The Last Witch Hunter review

Something insipid this way comes…

GamesRadar+ Verdict

A real Halloween howler, this pixel-afflicted horror-fantasy never gets near to fulfilling its potential. Even hardcore Diesel addicts will be hard-pressed to enjoy.

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Something insipid this way comes…

Vin Diesel makes his first foray into fantasy filmmaking with The Last Witch Hunter, a film spawned from his love of Dungeons & Dragons. Given the end result, you rather wish Diesel had been into Monopoly, Cluedo or Snakes & Ladders – surely any of these board game staples would’ve provided a better basis for a film.

Directed by Breck Eisner, who last pitched up with the 2010 remake of George Romero’s The Crazies, The Last Witch Hunter is a perfunctory scare-fest drowning in digital effects but entirely lacking in charisma. Co-scripted a trio of writers – two of whom penned last year’s equally toothless Dracula Untold – it toplines Diesel as Kaulder, a medieval warrior cursed with immortality just as he vanquishes the pestilence-spreading Witch Queen.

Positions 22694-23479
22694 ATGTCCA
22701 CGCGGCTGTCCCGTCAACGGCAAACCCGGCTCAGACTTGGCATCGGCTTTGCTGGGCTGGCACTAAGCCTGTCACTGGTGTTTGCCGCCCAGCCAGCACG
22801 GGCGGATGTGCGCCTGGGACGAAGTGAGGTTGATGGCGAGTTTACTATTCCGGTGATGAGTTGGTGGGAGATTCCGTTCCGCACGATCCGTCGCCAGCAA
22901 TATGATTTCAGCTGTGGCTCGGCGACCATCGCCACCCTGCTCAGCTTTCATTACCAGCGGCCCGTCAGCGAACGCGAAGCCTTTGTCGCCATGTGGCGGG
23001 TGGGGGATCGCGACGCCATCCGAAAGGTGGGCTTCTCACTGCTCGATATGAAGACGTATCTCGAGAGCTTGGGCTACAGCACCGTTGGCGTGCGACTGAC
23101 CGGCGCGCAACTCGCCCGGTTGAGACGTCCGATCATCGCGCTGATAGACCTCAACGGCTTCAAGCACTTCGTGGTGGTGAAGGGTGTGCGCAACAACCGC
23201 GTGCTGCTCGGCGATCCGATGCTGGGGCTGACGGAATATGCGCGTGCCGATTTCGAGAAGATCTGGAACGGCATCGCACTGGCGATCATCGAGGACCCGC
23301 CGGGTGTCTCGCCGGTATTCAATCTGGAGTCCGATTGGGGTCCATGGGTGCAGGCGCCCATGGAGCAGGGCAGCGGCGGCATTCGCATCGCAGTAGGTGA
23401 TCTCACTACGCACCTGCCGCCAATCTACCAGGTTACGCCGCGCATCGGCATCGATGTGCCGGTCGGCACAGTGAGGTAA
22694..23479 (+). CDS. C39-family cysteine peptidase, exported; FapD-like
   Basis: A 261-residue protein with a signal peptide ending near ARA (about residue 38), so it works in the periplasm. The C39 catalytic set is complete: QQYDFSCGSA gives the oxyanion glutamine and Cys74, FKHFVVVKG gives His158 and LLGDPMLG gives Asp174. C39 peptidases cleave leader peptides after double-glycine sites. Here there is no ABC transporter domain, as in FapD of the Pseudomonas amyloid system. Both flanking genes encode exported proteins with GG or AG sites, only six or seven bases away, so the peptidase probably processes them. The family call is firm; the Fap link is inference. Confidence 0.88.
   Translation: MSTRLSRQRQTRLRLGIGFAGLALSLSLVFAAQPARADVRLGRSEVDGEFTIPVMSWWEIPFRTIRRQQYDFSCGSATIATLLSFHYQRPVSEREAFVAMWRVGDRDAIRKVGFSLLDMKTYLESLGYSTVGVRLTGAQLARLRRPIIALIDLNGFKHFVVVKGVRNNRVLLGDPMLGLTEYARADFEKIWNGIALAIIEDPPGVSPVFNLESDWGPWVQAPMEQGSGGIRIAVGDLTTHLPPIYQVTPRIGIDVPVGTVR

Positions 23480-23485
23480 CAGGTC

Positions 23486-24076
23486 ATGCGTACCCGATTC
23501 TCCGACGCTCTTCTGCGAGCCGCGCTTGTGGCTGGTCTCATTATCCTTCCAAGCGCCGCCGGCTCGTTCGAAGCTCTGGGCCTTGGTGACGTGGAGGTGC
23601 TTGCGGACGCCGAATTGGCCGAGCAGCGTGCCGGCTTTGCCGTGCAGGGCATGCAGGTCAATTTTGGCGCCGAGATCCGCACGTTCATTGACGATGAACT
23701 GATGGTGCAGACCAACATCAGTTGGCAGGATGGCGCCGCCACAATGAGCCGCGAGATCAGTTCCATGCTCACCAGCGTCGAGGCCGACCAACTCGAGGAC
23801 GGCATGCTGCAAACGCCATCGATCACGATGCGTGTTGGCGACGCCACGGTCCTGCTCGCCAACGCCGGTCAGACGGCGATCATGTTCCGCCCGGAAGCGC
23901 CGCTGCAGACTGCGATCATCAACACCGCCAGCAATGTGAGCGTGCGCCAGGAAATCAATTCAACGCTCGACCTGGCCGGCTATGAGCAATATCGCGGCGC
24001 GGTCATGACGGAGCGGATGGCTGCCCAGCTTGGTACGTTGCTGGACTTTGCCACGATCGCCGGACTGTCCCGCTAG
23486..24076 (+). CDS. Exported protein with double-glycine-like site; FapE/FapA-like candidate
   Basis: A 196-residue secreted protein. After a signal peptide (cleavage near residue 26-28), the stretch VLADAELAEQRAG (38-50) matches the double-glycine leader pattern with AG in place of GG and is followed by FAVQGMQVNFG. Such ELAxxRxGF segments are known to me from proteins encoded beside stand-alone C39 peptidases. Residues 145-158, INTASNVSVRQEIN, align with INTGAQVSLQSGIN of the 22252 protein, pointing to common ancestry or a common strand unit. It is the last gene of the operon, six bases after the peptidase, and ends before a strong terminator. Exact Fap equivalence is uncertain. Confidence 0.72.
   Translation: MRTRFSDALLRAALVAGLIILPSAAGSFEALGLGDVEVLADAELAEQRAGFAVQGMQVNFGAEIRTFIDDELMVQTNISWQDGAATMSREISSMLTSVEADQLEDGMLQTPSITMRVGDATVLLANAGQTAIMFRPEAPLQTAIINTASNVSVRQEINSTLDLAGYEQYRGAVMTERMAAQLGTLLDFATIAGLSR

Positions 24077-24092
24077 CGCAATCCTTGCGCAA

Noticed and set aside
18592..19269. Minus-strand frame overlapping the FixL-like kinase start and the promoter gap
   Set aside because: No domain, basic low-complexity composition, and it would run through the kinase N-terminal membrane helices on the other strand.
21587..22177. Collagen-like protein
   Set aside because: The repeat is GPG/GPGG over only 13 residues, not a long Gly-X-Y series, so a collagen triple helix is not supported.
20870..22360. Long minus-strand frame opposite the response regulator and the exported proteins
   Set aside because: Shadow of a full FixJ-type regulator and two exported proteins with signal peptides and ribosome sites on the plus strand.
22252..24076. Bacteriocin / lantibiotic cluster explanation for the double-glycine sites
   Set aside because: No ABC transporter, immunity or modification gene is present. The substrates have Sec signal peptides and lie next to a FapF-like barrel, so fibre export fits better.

One credit sequence – and 800 years – later, we’re in modern-day New York. Kaulder, who previously looked like he took his hair-care tips from Lord Of The Rings’ resident dwarf Gimli, is now bald, buff and spends his spare time seducing air hostesses. He’s also employed by a Witch Counsel to hunt down naughty necromancers who practise dark magic (to a seemingly oblivious public).

When Kaulder’s priest advisor (Michael Caine) is left spell-stricken, he follows a trail that eventually suggests a ploy to resurrect the Witch Queen. Along for the ride is Caine’s well-meaning replacement (Elijah Wood) and a good witch named Chloe (Game Of Thrones’ Rose Leslie), who spends her days running a dark arts club that wouldn’t look out of place at a Cure concert.

As the story plods along, Eisner fills the screen with icky visuals, but they rarely get under the skin. Some ideas are promising, like a bakery feeding its patrons with maggot-riddled cakes, but never really developed. While the dialogue proves as wooden as a box of crucifixes, the performances, bar a lively turn from This Is England’s Joseph Gilgun, are largely moribund. Let us pray this is a one-off.

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Freelance writer

James Mottram is a freelance film journalist, author of books that dive deep into films like Die Hard and Tenet, and a regular guest on the Total Film podcast. You'll find his writings on GamesRadar+ and Total Film, and in newspapers and magazines from across the world like The Times, The Independent, The i, Metro, The National, Marie Claire, and MindFood.